CRTC flooded with complaints about new $25 skinny basic TV package

The CRTC — which mandated Canadian cable companies offer new $25 skinny packages to its customers— has already received 587 complaints about them. The commission is taking a wait-and-see approach, but a consumer advocacy group wants to address the discontent immediately.

The commission has already received nearly 600 complaints about the mandated TV deals

Jean-Pierre Blais is the current chair of the CRTC. Many Canadians are not happy with the resulting TV offerings mandated by the commission. (Adrian Wyld/Canadian Press)

Hundreds of consumer complaints are pouring in about the new $25 skinny basic TV packages now on the market.

As well, industry insiders tell CBC News that many cable customers are turning up their noses at the latest TV deal.

"Not really a storm of people flocking to the new packages," a Rogers employee said.

So perhaps it comes as no surprise that Canada's broadcast regulator — which mandated the skinny packages — has already received 587 complaints about them from Canadians.

The complaints began streaming in on March 1 — the deadline for cable companies to unveil their new offerings.

Complaints range from overly high costs once extra fees are factored in, to "lack of choice," says Canadian Radio-television and Telecommunications Commission spokeswoman, Patricia Valladao.

The $25 plan only has to include mandatory Canadian channels. TV providers can add a handful of U.S. stations but not everyone is offering them. Customers can pay extra to add more channels to the package. 

Adjustment period

When asked whether nearly 600 complaints is concerning, Valladao responded that big changes always require an adjustment period.

She added that the new deals aren't going to appeal to everyone, and that customers can always stick with their current packages. "It's not like they're under the gun to change," the CRTC spokeswoman said.

The Consumers' Association of Canada has also been inundated with complaints about the skinny packages — more than 300 at last count.

President Bruce Cran is less sanguine about the flood of unhappy comments.

"We weren't expecting this," he said. "The sort of common theme is that nobody thinks the skinny package is of any great value."

Additional fees

Cran says many customers are complaining that once they add additional fees and a few extra channels, the cost of the $25 package can become more expensive than their current TV deal.

"They're finding it doesn't add up," he said.

When the CRTC announced the upcoming deals last year, the broadcast regulator billed them as game-changing, a way "to maximize choice and affordability for Canadian TV viewers."

The commission had mandated that by March 1, service providers must offer a "skinny" basic TV package for $25 or less. They also had to let customers top up the plan with individual pick-and-pay or small channel bundles.

But it appears many cable providers are going out of their way to make the mandated offerings as unattractive as possible. The $25 packages often exclude routine discounts, but include extra fees for necessities such as a digital TV box rental.

Plus some of the added individual or bundled channels come at a high price.

"Consumers feel let down by a process they thought would give them cost reductions and value," Cran said.

The consumer advocate says his group will address the problem with the CRTC and push to get Canadians a better deal.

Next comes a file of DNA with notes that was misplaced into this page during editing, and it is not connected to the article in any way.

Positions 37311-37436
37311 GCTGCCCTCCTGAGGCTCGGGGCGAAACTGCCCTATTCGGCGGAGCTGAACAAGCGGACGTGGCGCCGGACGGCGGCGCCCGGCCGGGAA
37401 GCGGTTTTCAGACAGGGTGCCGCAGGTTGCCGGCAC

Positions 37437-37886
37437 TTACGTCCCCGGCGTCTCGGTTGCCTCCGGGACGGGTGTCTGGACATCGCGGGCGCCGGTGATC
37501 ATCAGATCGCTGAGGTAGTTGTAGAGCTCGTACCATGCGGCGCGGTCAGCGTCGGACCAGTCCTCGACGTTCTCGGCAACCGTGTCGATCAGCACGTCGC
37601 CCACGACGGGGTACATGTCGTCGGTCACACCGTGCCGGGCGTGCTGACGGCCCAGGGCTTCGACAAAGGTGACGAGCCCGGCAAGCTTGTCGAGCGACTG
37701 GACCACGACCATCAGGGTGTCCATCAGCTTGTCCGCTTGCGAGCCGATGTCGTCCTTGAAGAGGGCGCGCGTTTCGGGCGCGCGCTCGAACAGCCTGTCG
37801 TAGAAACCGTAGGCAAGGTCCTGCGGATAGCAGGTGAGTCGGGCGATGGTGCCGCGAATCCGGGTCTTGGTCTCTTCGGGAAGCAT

"It seems that maybe the CRTC is giving much more protection to the industry than to consumers," he said.

No love for skinny package

CBC News has also received unsolicited complaints from disgruntled cable customers.

Forest McCready from Surrey, B.C., told us he crunched the numbers if he switched to Shaw's $25 deal.

Because he would also have to pay for a monthly PVR rental — a feature that comes for free with his current TV package — he concluded he would pay close to the same amount for a lot fewer channels.

McCready summed up the CRTC's long process to develop the new offerings as a "complete waste of time and taxpayer's money."

Employees at TV providers Rogers and Bell Canada also tell CBC News customers aren't clamouring for the new packages. The workers asked to remain anonymous because they fear repercussions from their employers.

"Almost no one is talking about skinny basic. Not a single person on my team has sold it yet," said a Bell employee.

After Rogers had been offering its new $25 starter pack for a couple of days, an employee informed us that after polling colleagues, he knew of only a handful of cases where customers switched to the plan.

He says he personally hasn't signed anyone up because the starter pack doesn't come with the discounts included in other TV plans. "Most customers are much better off on current packages," he said.

When asked for comment, Rogers said some people have signed up for its $25 starter deal while others have opted for different packages. Bell told CBC News that it complies with CRTC rules.

CRTC withholds action

Despite receiving hundreds of complaints, spokeswoman Valladao says the CRTC is taking a wait-and-see approach while it monitors the situation.

And for those cable customers not happy with the new packages? Valladao advises them to seek out something better.

"We encourage Canadians if they're not satisfied to shop around, to try to negotiate a deal," she said.


Sophia Harris

Business reporter

Based in Toronto, Sophia Harris covers consumer and business for CBC News web, radio and TV. She previously worked as a CBC videojournalist in the Maritimes where she won an Atlantic Journalism Award for her work. Contact:


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